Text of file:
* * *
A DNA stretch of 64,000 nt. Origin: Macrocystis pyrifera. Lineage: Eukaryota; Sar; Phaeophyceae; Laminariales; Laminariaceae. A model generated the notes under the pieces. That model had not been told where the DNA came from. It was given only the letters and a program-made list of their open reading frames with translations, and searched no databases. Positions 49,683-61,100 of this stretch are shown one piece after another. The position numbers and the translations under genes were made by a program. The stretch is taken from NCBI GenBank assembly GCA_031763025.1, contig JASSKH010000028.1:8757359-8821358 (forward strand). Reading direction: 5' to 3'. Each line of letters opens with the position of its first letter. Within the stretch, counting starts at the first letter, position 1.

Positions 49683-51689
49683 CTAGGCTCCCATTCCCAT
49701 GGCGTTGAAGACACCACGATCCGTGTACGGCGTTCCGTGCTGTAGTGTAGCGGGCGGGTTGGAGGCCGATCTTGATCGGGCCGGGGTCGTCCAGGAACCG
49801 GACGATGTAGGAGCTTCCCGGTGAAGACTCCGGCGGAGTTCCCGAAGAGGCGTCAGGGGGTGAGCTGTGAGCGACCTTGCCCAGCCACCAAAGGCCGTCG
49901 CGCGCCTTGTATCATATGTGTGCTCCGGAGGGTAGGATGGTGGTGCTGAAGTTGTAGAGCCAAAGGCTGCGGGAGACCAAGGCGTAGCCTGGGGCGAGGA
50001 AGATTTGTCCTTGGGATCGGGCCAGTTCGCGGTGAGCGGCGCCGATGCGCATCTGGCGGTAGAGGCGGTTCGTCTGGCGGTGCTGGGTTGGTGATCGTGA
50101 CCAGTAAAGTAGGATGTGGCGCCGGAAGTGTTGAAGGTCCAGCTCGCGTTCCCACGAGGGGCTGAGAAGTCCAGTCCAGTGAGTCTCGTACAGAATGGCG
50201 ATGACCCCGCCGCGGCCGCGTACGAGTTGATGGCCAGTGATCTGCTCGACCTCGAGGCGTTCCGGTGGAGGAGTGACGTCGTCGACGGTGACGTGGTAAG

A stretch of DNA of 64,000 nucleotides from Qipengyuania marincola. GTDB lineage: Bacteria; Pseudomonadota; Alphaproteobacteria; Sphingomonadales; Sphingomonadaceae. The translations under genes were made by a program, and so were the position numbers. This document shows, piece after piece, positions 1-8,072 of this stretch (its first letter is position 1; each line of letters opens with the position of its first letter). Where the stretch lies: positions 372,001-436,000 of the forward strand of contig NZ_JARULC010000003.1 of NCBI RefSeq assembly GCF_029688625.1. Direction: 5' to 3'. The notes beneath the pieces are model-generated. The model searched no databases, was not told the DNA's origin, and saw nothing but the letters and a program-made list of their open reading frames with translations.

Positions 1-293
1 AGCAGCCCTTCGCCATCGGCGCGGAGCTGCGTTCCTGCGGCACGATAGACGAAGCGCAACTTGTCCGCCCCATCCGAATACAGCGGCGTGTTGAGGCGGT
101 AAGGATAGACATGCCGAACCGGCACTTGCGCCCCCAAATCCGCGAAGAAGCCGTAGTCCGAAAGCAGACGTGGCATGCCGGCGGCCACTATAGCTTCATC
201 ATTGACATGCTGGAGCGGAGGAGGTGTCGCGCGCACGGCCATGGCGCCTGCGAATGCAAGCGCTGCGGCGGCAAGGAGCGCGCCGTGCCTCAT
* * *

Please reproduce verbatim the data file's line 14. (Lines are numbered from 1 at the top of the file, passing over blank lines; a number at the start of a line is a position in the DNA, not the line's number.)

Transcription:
201 ATTGACATGCTGGAGCGGAGGAGGTGTCGCGCGCACGGCCATGGCGCCTGCGAATGCAAGCGCTGCGGCGGCAAGGAGCGCGCCGTGCCTCAT